Appearing today at a Communities and Local Government select committee hearing on the operation of the National Planning Policy Framework (NPPF), Lewis was asked if the government was planning to introduce statutory targets to have local plans in place.
The minister said: "I think it’s quite important that we never say never to anything, but there are potential unintended consequences from having a statutory target. Not least that, as soon as you start putting some sort of statutory duty with a date target, you’ve got the risk that of local authorities trying to tick boxes rather than going for a proper holistic approach to their housing supply numbers, their housing need and their local plan".
Also speaking at the session, former planning minister and current cities minister, Greg Clark, who was one of the key architects of the NPPF, said that 90 per cent of local authorities would have published a local plan by May 2015.
"We’ll go from 32 per cent having them [in 2010] to 90 per cent having them at the end of the Parliament", he said.
Referring to Clark’s figures, Lewis said: "I think actually, the position we’ve got to, if you think about the fact that we’re going to be looking at 90 per cent [local plan coverage] by next year, 80 per cent have now been published already, I think it’s a pretty good place to be".
The National Infrastructure Plan, published in December 2013, said the government would "consult on measures to improve plan-making, including a statutory requirement to put a local plan in place".
Last month, shadow planning minister Roberta Blackman-Woods said a Labour government would consider introducing a statutory duty to make a local plan, saying Labour wanted to "shorten timescales".
The planning minister also said town centres needed to change with evolving shopping habits. He said one way to do this could be via further changes to make it easier to convert buildings to other uses.
He said: "What we’re looking at in terms of the consultation we’ve just done, which we’ve not responded to yet … is about how we allow areas to potentially speed that up. So one of the things we’ve been looking at [is that] people made the case that it is very, very easy for a pub to convert into a fast food restaurant or supermarket … but it is very difficult to go from the other way around, to go from convenience store to a food outlet or a coffee shop or drink establishment, and [we are] looking at whether that flexibility needs to be there to enable … town centres to be able to move more fluidly to suit what the customers want because, ultimately, the town centres which survive will survive because they are focused on what we as customers are driving them to be".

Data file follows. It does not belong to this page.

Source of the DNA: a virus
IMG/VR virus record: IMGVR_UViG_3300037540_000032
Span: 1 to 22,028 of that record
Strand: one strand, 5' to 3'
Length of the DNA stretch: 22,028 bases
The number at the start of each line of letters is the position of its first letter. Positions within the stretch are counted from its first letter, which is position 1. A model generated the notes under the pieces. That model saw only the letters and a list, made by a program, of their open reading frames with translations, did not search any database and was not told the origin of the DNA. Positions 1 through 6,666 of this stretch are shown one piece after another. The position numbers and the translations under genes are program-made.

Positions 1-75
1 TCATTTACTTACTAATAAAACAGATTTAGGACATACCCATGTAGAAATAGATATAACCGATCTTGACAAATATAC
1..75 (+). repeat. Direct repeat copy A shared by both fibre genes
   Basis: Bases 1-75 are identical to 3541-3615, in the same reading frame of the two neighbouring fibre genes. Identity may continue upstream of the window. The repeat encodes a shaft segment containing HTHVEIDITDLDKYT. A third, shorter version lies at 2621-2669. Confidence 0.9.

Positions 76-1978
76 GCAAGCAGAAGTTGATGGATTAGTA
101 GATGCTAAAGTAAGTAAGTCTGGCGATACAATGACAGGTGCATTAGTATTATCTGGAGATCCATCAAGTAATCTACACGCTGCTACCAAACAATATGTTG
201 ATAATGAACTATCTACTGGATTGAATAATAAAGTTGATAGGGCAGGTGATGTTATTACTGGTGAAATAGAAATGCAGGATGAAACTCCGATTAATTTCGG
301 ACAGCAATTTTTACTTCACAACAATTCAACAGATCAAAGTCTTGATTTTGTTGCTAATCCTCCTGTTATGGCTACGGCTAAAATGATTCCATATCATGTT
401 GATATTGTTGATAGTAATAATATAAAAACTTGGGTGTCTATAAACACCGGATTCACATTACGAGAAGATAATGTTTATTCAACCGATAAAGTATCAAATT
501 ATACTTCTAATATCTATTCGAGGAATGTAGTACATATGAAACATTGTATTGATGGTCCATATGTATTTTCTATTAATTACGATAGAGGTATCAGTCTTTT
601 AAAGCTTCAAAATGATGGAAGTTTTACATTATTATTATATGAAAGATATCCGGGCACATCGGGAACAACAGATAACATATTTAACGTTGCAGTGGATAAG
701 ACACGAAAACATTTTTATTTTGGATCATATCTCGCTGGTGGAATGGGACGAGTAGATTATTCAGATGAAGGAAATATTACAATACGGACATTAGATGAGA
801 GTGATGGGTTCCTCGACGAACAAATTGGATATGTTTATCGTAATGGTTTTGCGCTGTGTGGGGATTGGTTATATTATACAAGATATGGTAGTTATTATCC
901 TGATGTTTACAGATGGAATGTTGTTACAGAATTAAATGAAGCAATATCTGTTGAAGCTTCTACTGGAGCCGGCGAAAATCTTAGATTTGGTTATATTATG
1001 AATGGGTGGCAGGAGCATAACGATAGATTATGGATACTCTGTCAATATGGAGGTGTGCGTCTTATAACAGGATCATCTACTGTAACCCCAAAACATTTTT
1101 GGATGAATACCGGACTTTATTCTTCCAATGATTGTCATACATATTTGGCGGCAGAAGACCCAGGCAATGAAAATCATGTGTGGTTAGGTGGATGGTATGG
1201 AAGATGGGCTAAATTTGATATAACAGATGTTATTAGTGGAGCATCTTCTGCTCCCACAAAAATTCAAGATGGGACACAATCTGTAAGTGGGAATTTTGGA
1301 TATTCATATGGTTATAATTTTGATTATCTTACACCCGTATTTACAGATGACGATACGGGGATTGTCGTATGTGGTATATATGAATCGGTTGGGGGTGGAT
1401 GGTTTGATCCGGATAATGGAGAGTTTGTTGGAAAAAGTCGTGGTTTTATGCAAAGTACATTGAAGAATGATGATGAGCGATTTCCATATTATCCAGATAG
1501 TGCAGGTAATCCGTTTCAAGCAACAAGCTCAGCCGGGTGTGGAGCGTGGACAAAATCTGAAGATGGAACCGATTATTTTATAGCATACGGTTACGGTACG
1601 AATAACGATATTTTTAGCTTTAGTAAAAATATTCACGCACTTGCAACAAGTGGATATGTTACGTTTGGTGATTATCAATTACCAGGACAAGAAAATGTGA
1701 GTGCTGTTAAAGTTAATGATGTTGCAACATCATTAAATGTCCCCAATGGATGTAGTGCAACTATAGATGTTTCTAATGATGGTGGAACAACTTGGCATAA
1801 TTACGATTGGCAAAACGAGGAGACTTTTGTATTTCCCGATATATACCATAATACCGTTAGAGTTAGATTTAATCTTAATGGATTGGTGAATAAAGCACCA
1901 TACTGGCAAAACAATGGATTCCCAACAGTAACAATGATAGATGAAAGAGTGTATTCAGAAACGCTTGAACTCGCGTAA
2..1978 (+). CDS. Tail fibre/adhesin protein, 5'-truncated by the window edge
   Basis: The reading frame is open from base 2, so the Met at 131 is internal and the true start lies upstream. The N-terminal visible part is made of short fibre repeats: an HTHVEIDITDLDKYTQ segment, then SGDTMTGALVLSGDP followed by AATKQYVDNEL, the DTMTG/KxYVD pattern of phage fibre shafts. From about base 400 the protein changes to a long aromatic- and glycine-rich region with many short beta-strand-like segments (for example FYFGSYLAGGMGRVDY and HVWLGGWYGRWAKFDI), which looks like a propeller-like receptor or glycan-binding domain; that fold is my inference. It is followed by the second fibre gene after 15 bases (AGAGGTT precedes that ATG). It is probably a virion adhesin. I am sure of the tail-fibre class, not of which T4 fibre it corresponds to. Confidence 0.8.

Elsewhere, Lewis defended the Localism Act’s duty to cooperate. Asked if there was a need for "clarity on what represents cooperation", Lewis said the risk was that if government started "saying to local areas ‘here are the tickboxes you need in order to qualify’, people will start ticking boxes.
"I think we’ve got to have courage to trust people who are elected to the right thing by the people they are elected by".
Lewis also said combined authorities represented a good model for cooperation between councils.
"If areas can come together to work together on that kind of level I think it’s a really good thing and it gives benefits of economies of scale for the community, efficiencies for the community and hopefully a really good strategic approach to things as well".
The minister also said the government was working with campaign group the Campaign to Protect Rural England (CPRE) to identify more brownfield sites for development.
He said the government had unveiled a raft of brownfield initiatives in recent months, but would go further.
"One of the pieces of work I’m looking to do over the next few months with CPRE is looking at some of the land that they believe is available as well to take this to the next stage", he said.